Upon dissolution of a company it disappears as a legal entity. A similar result may arise for other reasons, eg by deregistration, where legal personality falls away from the association of persons perhaps without any liquidation of company affairs. Such other possibilities do not detract therefrom that dissolution of a company is a manner in which the legal personality of a company is destroyed. Cf Pennington’s Company Law 4th ed (1979) at 784. With cessation of existence, there is also an end to any corporate activity; acts thereafter done on behalf of the company would be ‘acts of mere usurpation.” (My emphasis)

Mr Dicks lastly submitted that as there was no proof that appellant had been restored the applicant had lost its legal personality, and that the current appeal was an act of mere usurpation.

[8] In his written reply to this point in limine Mr Kamwi agreed that “the deregistration of a close corporation indeed results in the cancellation of the founding statement and loss by the association of members forming the corporation of legal personality and corporate status.” He however, argued that deregistration “does not terminate the existence of the corporation.” To put it in his own words:

Upon deregistration only the association of persons sustaining the corporation merely loses its corporate personality and further deregistration does not affect any liability of any person to the corporation and such liability must be enforced as if the corporation were not deregistered (see section 26(4) of Act 26 of 1988.”

He further relied on Rule 15(1) of the High Court Rules, (which he said applied to the Supreme Court a fortiori) where it provides that

No proceedings shall terminate solely by reason of death, marriage or other changes of status of any party there to unless the cause of such proceedings is thereby extinguished.”

[9] Mr Kamwi’s reply reveals a number of misconceptions which I shall deal with shortly hereunder. Before I do so, however, it is necessary to repeat in greater detail certain aspects of the matter so as to put the proceedings in question in a proper perspective. The main action against respondent commenced with the issue of summons on 23 June 2006. Then followed steps taken by either party in connection with the pleadings, culminating in appellant’s application for summary judgment which was heard and dismissed by the High Court on 30 September 2006. An application for the rescission of the order dismissing the application for summary judgment was initially launched by notice on 8 November 2006, followed on 21 February 2007 by an amended notice to rescind the order; both these notices were withdrawn on 29 March 2007 and on the same day a fresh notice was filed to apply on 13 April 2007 for rescission of the order in terms of Rule 44(1)(a) of the High Court Rules. After several postponements the application was heard on 2 May 2007. The appeal against Hoff J’s order dismissing with costs the application in terms of Rule 44(1)(a) was then noted on 7 June 2007 and was on 13 October 2008 enrolled for hearing.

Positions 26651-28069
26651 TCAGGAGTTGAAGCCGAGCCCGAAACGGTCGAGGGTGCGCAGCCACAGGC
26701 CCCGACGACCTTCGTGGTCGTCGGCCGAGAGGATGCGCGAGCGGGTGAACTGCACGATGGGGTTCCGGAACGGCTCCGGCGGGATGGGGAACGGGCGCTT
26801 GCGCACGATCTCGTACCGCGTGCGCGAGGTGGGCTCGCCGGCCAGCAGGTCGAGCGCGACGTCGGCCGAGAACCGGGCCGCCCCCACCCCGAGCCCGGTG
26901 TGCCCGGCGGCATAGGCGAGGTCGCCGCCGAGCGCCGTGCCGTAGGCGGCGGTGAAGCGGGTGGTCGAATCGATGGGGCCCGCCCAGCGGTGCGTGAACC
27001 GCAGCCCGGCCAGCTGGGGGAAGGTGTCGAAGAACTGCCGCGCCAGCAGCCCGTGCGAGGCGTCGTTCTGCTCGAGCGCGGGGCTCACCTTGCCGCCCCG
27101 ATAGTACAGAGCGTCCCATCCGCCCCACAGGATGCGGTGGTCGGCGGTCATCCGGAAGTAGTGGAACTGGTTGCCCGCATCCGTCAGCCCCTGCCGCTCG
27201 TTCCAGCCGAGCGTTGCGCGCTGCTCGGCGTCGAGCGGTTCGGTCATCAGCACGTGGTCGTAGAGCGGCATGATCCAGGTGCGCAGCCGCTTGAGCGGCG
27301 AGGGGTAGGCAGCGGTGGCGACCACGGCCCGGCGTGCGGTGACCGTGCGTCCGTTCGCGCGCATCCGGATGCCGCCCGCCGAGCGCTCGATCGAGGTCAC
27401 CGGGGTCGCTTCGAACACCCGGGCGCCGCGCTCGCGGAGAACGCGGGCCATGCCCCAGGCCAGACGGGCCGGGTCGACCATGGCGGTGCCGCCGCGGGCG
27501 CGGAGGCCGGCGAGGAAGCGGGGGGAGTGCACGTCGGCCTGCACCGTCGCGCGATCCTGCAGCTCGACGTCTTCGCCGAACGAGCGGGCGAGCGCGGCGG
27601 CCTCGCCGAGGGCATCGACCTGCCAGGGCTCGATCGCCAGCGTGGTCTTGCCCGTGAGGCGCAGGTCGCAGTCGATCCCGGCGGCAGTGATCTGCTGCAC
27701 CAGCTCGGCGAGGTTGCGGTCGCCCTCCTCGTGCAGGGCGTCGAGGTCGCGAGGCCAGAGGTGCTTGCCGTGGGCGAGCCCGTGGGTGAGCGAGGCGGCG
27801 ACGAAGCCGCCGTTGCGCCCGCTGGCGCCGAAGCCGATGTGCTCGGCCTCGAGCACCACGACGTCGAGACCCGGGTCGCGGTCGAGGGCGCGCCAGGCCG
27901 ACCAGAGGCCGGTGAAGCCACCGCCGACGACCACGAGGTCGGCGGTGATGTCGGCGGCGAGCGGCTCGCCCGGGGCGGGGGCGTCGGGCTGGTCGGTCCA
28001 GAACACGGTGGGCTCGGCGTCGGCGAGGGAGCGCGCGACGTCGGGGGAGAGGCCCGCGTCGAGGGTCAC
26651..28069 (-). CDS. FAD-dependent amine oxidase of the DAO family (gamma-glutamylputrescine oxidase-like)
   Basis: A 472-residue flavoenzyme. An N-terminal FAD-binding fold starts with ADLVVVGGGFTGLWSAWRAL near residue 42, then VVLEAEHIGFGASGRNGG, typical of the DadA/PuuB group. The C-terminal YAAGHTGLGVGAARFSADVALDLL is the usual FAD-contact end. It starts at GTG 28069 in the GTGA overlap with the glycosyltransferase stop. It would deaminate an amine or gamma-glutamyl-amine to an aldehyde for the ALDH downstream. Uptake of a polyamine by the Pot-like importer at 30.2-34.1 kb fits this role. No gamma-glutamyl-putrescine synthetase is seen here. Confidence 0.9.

1. On 29 April 2008 appellant was deregistered. It took nearly a year from June 2007 to 14 May 2008 for appellant to serve the record of proceedings in the Court a quo on respondent. In a letter to the Registrar of the High Court dated 4 June 2008 respondent’s legal practitioner complained of the delay to apply for a date of hearing of the appeal and to furnish the said record. In reply appellant purported to file a notice of motion asking for condonation of “the late filing of the records” and the striking of respondent’s said letter: in the affidavit in support Mr Kamwi still calls himself the ‘alter ergo’ of appellant “duly authorized to depose to this affidavit” and explains that